• 1-1/2 to 2 cups of “hard” vegetables ** I added 2 cups of fingerling potatoes but regular Yukons would work, too. Bittman also suggests winter squash, turnips, or parsnips. Whatever you use should be diced into pieces 1/2” or less. Prep time: 3 to 4 minutes
  • Salt and freshly ground pepper ** I hate the term “to taste” ‘cause it’s too ambiguous. I used 8 turns on my pepper grinder and ¾ teaspoon of salt. Prep time: 30 seconds
  • 6 cups of chicken, vegetable, beef stock, or water ** I used 4 cups of chicken stock and 2 cups of water. Chicken stock has a lot of sodium so I diluted it with the water. Prep time (measuring it out): 30 seconds
  • 1 cup peeled, seeded, and chopped tomato ** I tried peeling one tomato on the vine but soon gave up. I ended up scooping out the inside of 5 and chopping them up with the skin on. Like my impatient celery incident, no harm was had by leaving the skin on. Prep time: 10 minutes
  • 1-1/2 to 2 cups of soft vegetables ** I added 2 cups of kale but green beans, cooked dried beans, zucchini, and summer squash are fine, too. All should be diced into pieces smaller than 1/2”. Prep time: 3 minutes
  • ½ cup chopped parsley leaves **Prep time: 2 minutes
  • Freshly grated parmesan ** Prep time: 0 minutes. I grated it over the soup once it was ladled into bowls
Total Prep time:  About 30 minutes


1. Put 3 tablespoons of olive oil in a deep, heavy pot (a Dutch oven works really well). 
    When it’s hot (about 3 minutes) add the onion, carrots, and celery and cook until soft 
    (about 5 minutes). Total time: 8 minutes
2. Add the hard vegetables, ¾ teaspoon of salt and the pepper. Stir twice, and then add in   
   the liquid and tomatoes. Stir two more times. Total time: 2 minutes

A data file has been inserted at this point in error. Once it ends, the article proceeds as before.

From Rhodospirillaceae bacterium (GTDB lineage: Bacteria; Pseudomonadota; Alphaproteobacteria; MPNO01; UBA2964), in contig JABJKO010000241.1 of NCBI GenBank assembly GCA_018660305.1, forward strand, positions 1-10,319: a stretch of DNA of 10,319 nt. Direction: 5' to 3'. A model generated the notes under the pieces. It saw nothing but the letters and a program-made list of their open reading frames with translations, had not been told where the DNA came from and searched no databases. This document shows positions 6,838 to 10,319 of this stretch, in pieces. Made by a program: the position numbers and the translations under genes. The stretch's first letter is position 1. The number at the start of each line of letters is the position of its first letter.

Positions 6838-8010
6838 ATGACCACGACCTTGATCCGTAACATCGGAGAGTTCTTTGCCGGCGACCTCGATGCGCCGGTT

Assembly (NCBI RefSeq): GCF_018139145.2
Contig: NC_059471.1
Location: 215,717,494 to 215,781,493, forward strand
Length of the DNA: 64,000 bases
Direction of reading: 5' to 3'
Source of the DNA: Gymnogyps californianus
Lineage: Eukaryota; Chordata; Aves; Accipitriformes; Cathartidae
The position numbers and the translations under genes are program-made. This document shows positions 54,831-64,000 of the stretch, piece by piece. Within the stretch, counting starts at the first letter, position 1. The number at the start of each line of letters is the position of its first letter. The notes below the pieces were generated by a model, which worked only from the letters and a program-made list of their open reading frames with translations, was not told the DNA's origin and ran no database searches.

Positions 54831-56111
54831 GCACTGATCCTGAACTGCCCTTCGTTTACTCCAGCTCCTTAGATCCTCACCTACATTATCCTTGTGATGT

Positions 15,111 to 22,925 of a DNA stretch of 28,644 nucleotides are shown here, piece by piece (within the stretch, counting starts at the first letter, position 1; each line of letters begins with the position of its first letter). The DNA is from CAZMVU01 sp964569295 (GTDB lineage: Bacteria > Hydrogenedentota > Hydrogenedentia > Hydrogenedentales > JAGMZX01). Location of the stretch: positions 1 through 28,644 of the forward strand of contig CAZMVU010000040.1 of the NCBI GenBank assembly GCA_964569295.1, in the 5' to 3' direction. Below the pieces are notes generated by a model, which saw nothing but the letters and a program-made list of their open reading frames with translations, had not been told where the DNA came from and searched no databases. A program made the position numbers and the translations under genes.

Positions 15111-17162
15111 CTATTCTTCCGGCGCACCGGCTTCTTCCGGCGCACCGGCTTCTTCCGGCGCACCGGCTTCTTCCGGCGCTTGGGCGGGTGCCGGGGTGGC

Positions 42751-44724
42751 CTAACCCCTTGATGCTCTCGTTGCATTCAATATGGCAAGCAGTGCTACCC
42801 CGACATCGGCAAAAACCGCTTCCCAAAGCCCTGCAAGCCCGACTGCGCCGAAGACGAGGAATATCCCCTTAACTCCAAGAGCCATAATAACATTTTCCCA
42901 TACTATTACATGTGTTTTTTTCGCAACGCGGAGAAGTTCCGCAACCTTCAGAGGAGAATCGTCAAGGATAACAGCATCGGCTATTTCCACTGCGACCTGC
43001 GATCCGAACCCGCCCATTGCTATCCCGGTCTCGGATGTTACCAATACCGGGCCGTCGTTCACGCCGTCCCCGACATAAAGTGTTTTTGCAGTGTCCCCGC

3. Crank up the heat and bring the mixture to a boil. Total time: 12 minutes
4. Lower the heat so that it bubbles slowly, not furiously like when it boils. Let it simmer 
    until the vegetables are soft and the tomato is broken up. Stir five to six separate 
    times. Total time: 16 minutes
5. Add the soft vegetables and parsley and heat the liquid up so it simmers again. Total 
   time: 3 minutes
6. Let the soup simmer until the vegetables are soft. Total time: 14 minutes

7. Adjust seasoning if necessary (I didn’t at all) and add in the last tablespoon of olive oil. 
   Total time: 1 minute
8. Ladle into bowls and grate the parmesan three times. Total time: 3 minutes

Total Cooking Time: About 60 minutes.
Combined prep + cooking time: Around an hour-and-a-half.

In the end, the soup was seriously nom-worthy! I would definitely make it again. However to cut down on the chance of 11pm post-dinner munchies, I’d cut out ½ to ¾ cup of vegetables and add in a can of rinsed chickpeas or cannellini beans for protein’s sake. Also, to save time I’d use diced tomatoes in juice from a can next time around, which Bittman admits is fine.

So consider testing your cooking chops with this soup—it’s not very difficult but it’s a definite crowd pleaser. My formerly weary boyfriend even had seconds and we celebrated the success with two glasses of wine. Happy Saturday evening, indeed.

Cheers and happy cooking!

Jessica Schein is a semi-novice cook & writer living in Seattle, WA. When not combing through cookbooks she can be found reading young adult fiction, wishing that Friday Night Lights would return for a sixth season, or running. You can follow her on Twitter or Tumblr.